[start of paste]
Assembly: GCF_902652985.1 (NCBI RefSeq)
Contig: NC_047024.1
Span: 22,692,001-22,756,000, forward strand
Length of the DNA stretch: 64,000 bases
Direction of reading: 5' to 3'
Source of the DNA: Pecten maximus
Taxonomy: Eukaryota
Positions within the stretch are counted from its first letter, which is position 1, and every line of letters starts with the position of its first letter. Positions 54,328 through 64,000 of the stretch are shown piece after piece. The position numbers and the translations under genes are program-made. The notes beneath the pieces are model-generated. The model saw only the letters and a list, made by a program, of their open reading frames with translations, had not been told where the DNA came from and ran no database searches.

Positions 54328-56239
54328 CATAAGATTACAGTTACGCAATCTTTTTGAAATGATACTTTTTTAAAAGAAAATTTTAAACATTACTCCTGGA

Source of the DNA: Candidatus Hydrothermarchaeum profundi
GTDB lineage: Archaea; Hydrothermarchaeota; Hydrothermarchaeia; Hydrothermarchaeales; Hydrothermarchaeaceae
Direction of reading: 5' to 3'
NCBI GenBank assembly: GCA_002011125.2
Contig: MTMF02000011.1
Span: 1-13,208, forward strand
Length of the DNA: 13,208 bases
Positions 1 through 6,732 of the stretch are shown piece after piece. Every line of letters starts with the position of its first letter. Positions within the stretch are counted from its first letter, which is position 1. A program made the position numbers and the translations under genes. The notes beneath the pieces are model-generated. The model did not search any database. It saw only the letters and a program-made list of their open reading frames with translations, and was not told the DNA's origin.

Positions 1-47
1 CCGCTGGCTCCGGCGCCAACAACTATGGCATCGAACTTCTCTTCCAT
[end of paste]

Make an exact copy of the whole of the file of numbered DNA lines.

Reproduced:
Assembly: GCF_902652985.1 (NCBI RefSeq)
Contig: NC_047024.1
Span: 22,692,001-22,756,000, forward strand
Length of the DNA stretch: 64,000 bases
Direction of reading: 5' to 3'
Source of the DNA: Pecten maximus
Taxonomy: Eukaryota
Positions within the stretch are counted from its first letter, which is position 1, and every line of letters starts with the position of its first letter. Positions 54,328 through 64,000 of the stretch are shown piece after piece. The position numbers and the translations under genes are program-made. The notes beneath the pieces are model-generated. The model saw only the letters and a list, made by a program, of their open reading frames with translations, had not been told where the DNA came from and ran no database searches.

Positions 54328-56239
54328 CATAAGATTACAGTTACGCAATCTTTTTGAAATGATACTTTTTTAAAAGAAAATTTTAAACATTACTCCTGGA

Source of the DNA: Candidatus Hydrothermarchaeum profundi
GTDB lineage: Archaea; Hydrothermarchaeota; Hydrothermarchaeia; Hydrothermarchaeales; Hydrothermarchaeaceae
Direction of reading: 5' to 3'
NCBI GenBank assembly: GCA_002011125.2
Contig: MTMF02000011.1
Span: 1-13,208, forward strand
Length of the DNA: 13,208 bases
Positions 1 through 6,732 of the stretch are shown piece after piece. Every line of letters starts with the position of its first letter. Positions within the stretch are counted from its first letter, which is position 1. A program made the position numbers and the translations under genes. The notes beneath the pieces are model-generated. The model did not search any database. It saw only the letters and a program-made list of their open reading frames with translations, and was not told the DNA's origin.

Positions 1-47
1 CCGCTGGCTCCGGCGCCAACAACTATGGCATCGAACTTCTCTTCCAT